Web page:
As 3.4 billion people around the world are getting fired up about the World Cup, let’s look at another “racist” question many Americans are afraid to ask:”Why are Asian kids so unathletic?”
It is not surprising for people to feel this way when there are so few famous Asian American athletes. The reason Jeremy Lin stirred up such significant wave of “Linsanity” is the clear evidence of such shortage. Another prominent American athlete with Asian heritage is Tiger Woods. Despite being half Asian, most Americans identify him as black.
Does this under-representation of Asian Americans in sports actually supported by data? We can find some truth in the NCAA stats on college athletes by race. According to numbers from the 2015-16 school year, there were only 14 Asian-American men’s basketball players out of the 5,472 total players in Division I. In football, there were 115 out of 28,380 players. In baseball, there were 89 Asian players out of 10,430. Among these top 3 sports in the U.S., Asian Americans represent only less than 1% of all players, even though they represent 10.4% of total college students in the U.S.
To understand the paucity of Asian-American professional athletes, we have to dig deeper into the cultural differences regarding the value of athleticism between Asian and American culture.
- Education over sports: We’ve previously talked about Asian Americans’ vigorous emphasis on education. They actually consider sports to be a non-academic “distraction.” Sports are considered a risky choice where invested efforts may or may not translate into future success. But education is almost a guaranteed path to steady jobs and great pay. This is arguably a complete opposite view on sports from the rest of America. It is well known that sports are a critical part of the American education system. In fact, many have argued that Americans put too much emphasis on sports over school work.
- Sports are not considered prestigious: In Asia, sports programs are mostly funded by the government. Athletes are considered government employees with average but steady pay. This may not appeal to rising middle-class families, but rather an attractive career for under-privileged kids from the countryside who would otherwise struggle to go to college. This perception has a strong impact over Asian Americans’ view of sports, as well as their choice of sports. Although traditional sports like basketball and soccer are popular among Asian American kids, they are seen as “poor people’s sports,” especially among the 1st and 2nd generation immigrants. Asian Americans are more interested in sports like golf, fencing, and archery because of its “prestige” appeal. In fact, 10.5% of women’s Division I golfers are Asian, and a whopping 14.6 percent of professional U.S. men’s fencers are Asian.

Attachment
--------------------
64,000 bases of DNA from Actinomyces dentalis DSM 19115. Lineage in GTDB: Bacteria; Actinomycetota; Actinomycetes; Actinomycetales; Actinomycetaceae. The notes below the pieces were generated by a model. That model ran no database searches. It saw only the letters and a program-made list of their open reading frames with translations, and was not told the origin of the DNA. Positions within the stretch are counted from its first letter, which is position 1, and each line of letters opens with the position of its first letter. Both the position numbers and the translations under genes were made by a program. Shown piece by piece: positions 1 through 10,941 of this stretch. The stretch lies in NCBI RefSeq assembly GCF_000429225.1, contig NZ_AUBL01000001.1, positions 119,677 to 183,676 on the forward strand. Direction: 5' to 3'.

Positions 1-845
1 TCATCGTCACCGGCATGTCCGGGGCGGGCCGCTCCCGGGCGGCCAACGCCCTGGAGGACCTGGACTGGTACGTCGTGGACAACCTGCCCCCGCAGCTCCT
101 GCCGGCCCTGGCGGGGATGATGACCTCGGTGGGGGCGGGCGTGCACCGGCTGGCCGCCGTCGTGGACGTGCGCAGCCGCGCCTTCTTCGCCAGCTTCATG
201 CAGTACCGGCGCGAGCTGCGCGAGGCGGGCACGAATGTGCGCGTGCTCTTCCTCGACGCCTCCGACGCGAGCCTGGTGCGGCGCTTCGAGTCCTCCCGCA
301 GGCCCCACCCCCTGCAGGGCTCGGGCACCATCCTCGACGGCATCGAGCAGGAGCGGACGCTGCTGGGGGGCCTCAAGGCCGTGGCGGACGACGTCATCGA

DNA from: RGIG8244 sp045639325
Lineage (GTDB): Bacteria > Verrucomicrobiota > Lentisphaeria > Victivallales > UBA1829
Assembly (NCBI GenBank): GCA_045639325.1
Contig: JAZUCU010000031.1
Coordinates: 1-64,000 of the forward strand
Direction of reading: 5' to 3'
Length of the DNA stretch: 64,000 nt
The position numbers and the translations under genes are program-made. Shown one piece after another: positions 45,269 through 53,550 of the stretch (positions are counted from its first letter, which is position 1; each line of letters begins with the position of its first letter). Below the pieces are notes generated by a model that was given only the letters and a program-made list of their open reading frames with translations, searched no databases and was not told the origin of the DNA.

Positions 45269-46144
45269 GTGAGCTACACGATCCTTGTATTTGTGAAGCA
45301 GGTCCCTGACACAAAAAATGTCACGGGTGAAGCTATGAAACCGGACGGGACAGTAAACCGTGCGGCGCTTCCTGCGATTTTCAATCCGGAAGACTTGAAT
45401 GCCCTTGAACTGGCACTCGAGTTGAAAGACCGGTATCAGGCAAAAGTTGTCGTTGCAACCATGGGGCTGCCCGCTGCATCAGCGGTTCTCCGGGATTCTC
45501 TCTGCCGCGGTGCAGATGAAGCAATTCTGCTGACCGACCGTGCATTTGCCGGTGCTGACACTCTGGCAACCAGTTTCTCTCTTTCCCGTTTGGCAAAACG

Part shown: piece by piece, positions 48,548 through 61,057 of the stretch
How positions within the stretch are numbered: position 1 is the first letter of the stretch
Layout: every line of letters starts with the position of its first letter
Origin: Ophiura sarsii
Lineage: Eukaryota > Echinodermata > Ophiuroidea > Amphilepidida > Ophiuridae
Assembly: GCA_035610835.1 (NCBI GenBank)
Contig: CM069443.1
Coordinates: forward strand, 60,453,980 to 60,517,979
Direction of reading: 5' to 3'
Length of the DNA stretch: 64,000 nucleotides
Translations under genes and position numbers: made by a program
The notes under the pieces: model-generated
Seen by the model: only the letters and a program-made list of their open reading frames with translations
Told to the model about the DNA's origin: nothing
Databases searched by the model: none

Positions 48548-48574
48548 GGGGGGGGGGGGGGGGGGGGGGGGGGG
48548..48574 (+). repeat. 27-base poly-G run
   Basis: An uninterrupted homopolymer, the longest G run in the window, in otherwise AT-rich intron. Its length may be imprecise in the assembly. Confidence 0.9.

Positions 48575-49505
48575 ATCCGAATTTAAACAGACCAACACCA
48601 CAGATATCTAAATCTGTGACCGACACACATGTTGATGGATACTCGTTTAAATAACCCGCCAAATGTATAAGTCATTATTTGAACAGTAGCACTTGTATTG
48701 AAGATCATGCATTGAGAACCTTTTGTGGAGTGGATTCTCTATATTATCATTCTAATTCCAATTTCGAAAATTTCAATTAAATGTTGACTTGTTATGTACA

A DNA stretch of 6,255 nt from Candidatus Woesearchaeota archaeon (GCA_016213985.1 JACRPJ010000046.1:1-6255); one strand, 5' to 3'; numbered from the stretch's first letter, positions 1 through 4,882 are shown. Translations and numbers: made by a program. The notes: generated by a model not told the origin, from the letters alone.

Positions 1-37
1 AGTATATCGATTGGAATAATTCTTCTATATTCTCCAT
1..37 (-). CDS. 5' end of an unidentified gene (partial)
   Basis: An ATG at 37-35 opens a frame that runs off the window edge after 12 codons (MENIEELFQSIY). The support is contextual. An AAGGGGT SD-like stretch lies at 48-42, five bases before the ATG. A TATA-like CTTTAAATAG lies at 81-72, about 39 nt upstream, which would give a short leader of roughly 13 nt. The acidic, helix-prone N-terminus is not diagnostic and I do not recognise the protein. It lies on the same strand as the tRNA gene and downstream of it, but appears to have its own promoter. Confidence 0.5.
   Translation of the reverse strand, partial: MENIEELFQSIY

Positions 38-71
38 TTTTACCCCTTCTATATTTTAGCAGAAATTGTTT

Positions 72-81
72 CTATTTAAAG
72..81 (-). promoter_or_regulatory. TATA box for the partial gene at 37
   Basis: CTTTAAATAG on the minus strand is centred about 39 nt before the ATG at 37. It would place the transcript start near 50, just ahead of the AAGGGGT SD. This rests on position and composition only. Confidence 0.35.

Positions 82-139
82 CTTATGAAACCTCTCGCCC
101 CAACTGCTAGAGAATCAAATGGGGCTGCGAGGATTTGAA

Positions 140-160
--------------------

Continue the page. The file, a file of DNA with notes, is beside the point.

- Athleticism doesn’t translates into leadership: In most western cultures, athleticism is an important part of leadership. The most recent popular meme comparing Justin Trudeau vs. Trump’s fitness level is a good example. Americans are particularly fond of knowing the impressive fitness levels of their presidents. Many American companies even prefer hiring student athletes when it comes to managerial roles. Culturally, we believe participating sports results in valuable leadership and teamwork skills. This is certainly not the case in Asian culture. Asian leaders, in both political and corporate world, are largely judged by their education level, knowledge base, or even artistic skills, but never athleticism. This may have contributed to the “Bamboo Ceiling” effect we talked about previously.
Because athleticism doesn’t factor into future success, most Asian American parents deemphasize its importance in raising their children. If you are familiar with the 10,000 Hour Rule, popularized by Malcom Gladwell, you will now understand the lack of athleticism among Asian Americans. With significant less time and resources dedicated to sports, there are considerably fewer Asian Americans athletes.
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